Building research capacity in East Africa with the One Health Initiative
March/ April 2022 | Volume 21 Number 2
Courtesy of Wondwossen GebreyesGebreyes, right, visit fellows at Sokoine University in Tanzania. He received the NIH Gold medallion in 2019 and was elected to the National Academy of Medicine in 2021.
Dr. Wondwossen Gebreyes began his research career as a veterinarian in Ethiopia in the early 1990s, where he says, "I was raising chickens to support my education." He migrated to the U.S. in 1995. His first job there? Working as a parking attendant at NIH, an agency that would ultimately play a significant role in his future career.
"I remember working at different parts of the NIH campus in the late 1990s, mainly across from building 31, the main office space for institute directors and their staff," said Gebreyes.
Dr. Gebreyes, who was born in Ethiopia, received his doctoral degree in veterinary medicine (DVM) from Addis Ababa University in 1990. At the time, the country was still in the midst of a civil war that began in 1974. By the official end of the war, experts estimate that at least 1 million people had died due to famine and combat violence. As a veterinarian, he practiced in the rural areas of Ethiopia, "I saw firsthand the devastating effects that infectious diseases, parasites, and antimicrobial resistance can have on these communities."
Shortly after moving to the U.S., he was accepted into a Ph.D. program at North Carolina State University, eventually joining the faculty. Now at Ohio State, he is a Hazel C. Youngberg Distinguished Professor in molecular epidemiology, executive director of the
Global One Health initiative and was recently elected to the National Academy of Medicine. This initiative works to improve the health of communities, build capacity among public health professionals, and provide learning opportunities for students, faculty, and staff around the world.
Since 2010, Dr. Gebreyes has led a Fogarty-funded program establishing sustainable research and training capacity for foodborne pathogen research in East African academic institutions. The ultimate goal of this program is to build a critical mass of capable scientists that can effectively conduct research on zoonotic diseases and implement prevention and control systems.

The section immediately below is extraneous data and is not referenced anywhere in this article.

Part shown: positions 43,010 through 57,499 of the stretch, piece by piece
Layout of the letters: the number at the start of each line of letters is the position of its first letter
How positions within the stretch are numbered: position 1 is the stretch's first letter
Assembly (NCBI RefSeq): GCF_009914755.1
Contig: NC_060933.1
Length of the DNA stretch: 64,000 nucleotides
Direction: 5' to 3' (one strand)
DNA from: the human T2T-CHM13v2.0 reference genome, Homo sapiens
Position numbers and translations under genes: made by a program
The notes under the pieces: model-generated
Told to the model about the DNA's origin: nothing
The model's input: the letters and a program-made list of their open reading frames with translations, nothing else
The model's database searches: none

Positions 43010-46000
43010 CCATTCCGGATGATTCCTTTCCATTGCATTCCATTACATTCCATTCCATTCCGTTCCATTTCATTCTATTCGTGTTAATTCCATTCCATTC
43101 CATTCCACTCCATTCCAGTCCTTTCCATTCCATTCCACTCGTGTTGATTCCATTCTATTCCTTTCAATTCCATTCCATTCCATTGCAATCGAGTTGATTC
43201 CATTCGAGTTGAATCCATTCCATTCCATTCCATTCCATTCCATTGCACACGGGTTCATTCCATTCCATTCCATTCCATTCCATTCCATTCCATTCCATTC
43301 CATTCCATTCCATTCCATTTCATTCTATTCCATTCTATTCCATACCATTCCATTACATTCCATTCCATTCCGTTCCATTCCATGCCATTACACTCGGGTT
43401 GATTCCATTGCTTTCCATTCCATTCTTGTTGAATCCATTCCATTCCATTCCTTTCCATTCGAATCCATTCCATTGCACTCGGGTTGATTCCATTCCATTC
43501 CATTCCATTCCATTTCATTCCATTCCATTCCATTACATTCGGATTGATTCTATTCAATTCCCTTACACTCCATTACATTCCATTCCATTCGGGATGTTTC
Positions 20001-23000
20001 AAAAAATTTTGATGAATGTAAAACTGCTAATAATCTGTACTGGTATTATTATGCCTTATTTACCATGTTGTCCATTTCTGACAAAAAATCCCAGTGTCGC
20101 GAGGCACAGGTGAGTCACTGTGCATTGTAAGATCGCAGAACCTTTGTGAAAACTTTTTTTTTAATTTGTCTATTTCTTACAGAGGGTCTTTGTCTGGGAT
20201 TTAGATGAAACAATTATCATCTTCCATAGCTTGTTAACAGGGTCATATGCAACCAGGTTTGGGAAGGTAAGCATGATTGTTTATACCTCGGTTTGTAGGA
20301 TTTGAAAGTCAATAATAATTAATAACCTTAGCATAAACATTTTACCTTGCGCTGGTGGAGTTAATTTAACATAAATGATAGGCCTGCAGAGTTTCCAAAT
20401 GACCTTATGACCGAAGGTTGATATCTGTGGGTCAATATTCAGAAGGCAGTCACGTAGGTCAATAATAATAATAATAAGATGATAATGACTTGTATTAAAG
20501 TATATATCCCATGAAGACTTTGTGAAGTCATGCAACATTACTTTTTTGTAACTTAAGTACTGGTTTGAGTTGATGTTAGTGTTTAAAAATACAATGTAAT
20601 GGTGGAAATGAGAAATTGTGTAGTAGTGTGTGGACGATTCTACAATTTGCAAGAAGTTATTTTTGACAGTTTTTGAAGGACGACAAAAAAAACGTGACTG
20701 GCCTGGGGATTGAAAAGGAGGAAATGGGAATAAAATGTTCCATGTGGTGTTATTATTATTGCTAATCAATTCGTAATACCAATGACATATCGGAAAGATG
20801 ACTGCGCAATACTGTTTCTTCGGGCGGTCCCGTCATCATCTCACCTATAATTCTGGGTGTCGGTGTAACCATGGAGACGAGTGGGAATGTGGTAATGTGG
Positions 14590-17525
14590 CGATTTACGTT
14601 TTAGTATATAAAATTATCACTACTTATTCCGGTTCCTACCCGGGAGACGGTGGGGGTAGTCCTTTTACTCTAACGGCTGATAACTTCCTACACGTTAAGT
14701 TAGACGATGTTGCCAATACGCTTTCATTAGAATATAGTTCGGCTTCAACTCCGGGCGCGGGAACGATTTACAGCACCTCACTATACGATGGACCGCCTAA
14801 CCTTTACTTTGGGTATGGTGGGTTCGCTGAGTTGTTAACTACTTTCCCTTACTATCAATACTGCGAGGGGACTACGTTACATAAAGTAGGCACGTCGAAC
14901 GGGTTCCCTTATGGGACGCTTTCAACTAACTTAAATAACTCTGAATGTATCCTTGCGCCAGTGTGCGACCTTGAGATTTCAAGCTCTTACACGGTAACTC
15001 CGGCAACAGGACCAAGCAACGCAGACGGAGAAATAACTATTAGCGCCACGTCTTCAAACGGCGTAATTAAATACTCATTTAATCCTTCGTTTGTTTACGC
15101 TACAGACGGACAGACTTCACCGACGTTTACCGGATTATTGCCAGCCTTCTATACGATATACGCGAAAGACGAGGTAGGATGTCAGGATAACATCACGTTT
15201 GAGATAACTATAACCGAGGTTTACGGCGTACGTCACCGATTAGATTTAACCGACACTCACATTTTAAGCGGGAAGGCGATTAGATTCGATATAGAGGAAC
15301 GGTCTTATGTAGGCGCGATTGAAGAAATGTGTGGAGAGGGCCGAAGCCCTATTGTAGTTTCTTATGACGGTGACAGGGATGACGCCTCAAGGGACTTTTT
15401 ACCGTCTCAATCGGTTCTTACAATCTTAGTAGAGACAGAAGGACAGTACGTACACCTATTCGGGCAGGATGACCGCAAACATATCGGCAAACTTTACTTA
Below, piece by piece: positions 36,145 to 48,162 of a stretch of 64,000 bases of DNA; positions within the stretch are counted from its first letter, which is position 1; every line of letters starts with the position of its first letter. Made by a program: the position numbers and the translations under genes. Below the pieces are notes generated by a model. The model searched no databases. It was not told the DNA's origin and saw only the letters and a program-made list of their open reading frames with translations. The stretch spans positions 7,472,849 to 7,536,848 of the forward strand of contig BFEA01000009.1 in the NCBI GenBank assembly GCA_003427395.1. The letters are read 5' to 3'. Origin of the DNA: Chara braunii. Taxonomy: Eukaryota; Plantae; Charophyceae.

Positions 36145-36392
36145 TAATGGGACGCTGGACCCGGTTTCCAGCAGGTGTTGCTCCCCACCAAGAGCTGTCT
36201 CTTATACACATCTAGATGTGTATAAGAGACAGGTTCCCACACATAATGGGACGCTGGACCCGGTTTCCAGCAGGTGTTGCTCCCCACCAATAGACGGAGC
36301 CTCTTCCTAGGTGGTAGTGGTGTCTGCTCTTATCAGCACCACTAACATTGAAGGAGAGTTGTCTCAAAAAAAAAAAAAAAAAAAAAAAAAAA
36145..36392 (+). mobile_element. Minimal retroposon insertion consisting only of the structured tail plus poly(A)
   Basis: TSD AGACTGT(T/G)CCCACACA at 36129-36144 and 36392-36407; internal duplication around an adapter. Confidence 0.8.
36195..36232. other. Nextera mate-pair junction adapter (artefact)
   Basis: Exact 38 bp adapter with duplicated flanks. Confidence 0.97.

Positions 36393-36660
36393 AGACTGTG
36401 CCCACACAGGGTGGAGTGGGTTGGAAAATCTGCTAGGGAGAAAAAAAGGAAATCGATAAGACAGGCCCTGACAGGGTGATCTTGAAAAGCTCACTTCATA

To date, this program has established four laboratories in East African universities, trained 28 Ph.D. fellows, more than 40 laboratory technologists, and established a culture of high quality, ethical research in areas such as molecular epidemiology. "This Fogarty project has allowed us to bring something unique to the region. Most students in this area are taught through a didactic curriculum, and it is not often that you are able to integrate a research project and training program," said Gebreyes. "If we had to do this training program in the U.S., we would have only been able to train a fraction of students compared to what we have been able to do here in the region with the Fogarty system."
Being a part of the Ethiopian diaspora here in the U.S. has opened many doors for Gebreyes' work in East Africa over the last 12 years. "Making progress in a short period is much easier when you know the culture and how people think and work there. Establishing partnerships and being taken seriously on a political level happens so much faster, which is a huge added value to a project like this."
The project's next phase offers more opportunities for predoctoral and postdoctoral fellowships applying genomic technologies and integrating diagnostics and tracking of diseases like rotavirus, salmonellosis, tuberculosis, and leishmaniasis research. Gebreyes also hopes to strengthen collaborations between veterinarians, physicians, and environmental health scientists in East Africa to address zoonotic diseases using the One Health Model. Gebreyes says, "Fogarty's research training and capacity building programs have been instrumental in this region, and around the globe. We are all so grateful for their support."
Updated April 19, 2022
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